The design and evaluation of therapies for the sickle cell and β-thalassemia syndromes rely on our understanding of hemoglobin accumulation during human erythropoiesis. Here we report direct measurements of hemoglobin composition and messenger RNA (mRNA) levels in cultured CD34+ cells and correlate those measurements with studies of freshly obtained bone marrow samples. Hemoglobin levels in differentiating cells were also compared with morphologic, immunophenotypic, and cell cycle assessments. A population of large preproerythroblasts was first identified within 24 hours and became the dominant population by day 5. The transition from proerythroblast to basophilic normoblast occurred later, from days 7 to 9, and correlated with a peak of 74.1 ± 3.9% of the cells in the S phase of cell cycle. Orthochromatic normoblasts were the dominant and final cell type by day 13. High-performance liquid chromatographybased quantitation of fetal (HbF) and adult (HbA) hemoglobin and real-time polymerase chain reaction globin mRNA quantitation demonstrated a coordinate rise in the accumulation of both proteins and mRNA among these developmentally staged populations. Quantitative analyses on freshly sorted bone marrow populations demonstrated a similar rising pattern with β-globin and HbA as the dominant species at both early and late stages of differentiation. We found no evidence for HbF dominant populations or switching during differentiation in adult cells. Instead, rapid increases in both HbF (heterocellular) and HbA (pancellular) content were observed, which coincided with the apex in cell cycling and the proerythroblast-basophilic normoblast transition. Based on these measurements, we conclude that HbF and HbA content are regulated with the rate of proliferation during adult erythropoiesis.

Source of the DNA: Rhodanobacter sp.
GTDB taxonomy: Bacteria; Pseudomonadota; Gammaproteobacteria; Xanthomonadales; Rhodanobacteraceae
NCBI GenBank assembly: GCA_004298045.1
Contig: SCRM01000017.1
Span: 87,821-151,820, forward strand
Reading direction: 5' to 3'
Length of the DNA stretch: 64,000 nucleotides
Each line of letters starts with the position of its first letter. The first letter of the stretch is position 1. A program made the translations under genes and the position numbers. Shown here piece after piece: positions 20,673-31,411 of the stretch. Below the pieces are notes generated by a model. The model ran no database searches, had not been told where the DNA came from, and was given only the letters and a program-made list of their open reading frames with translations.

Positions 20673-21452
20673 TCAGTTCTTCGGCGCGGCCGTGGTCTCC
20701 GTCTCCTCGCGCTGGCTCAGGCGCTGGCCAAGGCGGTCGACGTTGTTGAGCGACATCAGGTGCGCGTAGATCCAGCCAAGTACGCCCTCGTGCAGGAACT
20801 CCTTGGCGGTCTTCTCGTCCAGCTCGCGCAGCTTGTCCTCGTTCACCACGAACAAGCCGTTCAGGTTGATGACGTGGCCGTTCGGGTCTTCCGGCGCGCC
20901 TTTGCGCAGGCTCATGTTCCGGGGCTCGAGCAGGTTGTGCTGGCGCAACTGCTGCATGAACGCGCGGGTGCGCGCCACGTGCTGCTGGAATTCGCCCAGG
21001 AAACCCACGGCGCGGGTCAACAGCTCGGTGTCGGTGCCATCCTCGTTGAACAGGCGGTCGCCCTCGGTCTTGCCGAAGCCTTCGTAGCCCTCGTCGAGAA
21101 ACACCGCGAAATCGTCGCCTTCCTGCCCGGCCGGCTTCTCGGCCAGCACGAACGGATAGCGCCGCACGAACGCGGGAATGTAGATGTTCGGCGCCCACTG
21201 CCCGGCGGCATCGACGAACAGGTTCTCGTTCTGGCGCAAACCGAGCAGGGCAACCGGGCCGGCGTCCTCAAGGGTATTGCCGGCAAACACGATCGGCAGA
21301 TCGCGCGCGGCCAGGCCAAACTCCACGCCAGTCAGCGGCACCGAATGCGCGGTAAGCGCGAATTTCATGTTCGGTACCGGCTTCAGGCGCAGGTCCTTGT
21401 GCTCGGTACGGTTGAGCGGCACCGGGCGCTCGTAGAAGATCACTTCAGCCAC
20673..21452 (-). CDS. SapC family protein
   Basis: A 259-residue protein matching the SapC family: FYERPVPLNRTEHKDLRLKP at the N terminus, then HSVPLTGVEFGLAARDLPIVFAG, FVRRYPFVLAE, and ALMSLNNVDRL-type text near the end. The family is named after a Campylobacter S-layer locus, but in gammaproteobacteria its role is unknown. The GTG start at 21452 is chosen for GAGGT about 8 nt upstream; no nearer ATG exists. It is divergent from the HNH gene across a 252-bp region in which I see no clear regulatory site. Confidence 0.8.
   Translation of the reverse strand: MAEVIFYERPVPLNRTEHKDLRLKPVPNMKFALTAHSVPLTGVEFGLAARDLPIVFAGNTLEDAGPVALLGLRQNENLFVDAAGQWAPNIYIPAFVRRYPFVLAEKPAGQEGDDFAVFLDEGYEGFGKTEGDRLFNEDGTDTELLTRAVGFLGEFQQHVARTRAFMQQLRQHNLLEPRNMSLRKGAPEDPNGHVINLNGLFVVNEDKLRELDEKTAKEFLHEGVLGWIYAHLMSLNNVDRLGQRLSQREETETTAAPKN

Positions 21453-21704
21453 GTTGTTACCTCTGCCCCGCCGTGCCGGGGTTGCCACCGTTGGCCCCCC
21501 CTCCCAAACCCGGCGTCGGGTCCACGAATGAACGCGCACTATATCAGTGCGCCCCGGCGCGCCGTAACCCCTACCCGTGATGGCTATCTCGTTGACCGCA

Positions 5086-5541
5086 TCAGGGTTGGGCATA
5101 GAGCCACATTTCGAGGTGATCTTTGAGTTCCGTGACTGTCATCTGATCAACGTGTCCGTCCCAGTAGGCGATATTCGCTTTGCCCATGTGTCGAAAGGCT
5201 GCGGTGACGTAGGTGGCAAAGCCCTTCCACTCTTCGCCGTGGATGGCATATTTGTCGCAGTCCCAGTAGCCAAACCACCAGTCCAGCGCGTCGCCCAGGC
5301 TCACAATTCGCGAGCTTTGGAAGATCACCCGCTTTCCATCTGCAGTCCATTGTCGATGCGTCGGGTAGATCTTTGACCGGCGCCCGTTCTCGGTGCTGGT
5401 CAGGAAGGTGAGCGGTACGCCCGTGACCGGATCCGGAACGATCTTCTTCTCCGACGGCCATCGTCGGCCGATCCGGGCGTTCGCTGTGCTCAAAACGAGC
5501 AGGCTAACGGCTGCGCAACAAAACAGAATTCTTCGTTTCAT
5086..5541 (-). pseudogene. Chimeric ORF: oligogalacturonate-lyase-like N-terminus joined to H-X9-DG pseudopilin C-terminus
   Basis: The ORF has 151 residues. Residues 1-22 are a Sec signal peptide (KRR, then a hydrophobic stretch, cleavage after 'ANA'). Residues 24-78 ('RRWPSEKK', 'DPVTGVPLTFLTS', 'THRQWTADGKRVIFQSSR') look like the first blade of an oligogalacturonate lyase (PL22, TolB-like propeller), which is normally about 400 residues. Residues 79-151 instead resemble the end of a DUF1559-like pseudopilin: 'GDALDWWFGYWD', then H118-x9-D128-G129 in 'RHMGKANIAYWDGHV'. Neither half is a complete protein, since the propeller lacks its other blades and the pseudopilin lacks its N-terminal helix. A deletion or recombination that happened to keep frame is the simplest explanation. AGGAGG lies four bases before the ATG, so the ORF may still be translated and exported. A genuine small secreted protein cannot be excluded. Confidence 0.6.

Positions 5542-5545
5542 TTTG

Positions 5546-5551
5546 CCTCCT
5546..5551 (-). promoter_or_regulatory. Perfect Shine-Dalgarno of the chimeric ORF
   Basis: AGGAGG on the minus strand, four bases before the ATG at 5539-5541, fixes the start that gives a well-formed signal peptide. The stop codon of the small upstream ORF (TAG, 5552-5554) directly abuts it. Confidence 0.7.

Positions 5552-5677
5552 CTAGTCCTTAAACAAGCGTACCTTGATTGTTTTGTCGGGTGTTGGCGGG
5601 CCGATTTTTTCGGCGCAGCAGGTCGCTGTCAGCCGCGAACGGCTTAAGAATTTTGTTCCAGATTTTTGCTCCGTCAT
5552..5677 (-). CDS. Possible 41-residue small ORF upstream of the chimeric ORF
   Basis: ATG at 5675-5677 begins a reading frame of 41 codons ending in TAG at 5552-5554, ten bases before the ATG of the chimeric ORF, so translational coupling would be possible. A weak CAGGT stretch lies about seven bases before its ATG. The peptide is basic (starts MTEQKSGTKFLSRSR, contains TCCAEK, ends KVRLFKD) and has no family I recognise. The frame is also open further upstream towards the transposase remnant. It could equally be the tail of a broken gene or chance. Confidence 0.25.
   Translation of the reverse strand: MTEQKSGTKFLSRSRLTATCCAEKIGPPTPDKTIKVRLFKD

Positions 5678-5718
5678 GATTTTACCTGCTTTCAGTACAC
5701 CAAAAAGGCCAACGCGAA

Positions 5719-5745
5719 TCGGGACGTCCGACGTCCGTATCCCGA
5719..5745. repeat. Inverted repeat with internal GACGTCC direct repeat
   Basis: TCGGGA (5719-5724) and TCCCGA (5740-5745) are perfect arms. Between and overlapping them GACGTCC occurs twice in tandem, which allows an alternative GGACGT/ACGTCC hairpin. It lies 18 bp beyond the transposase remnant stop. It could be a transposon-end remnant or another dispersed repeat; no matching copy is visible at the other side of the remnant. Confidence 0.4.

ASJC Scopus subject areas
- Cell Biology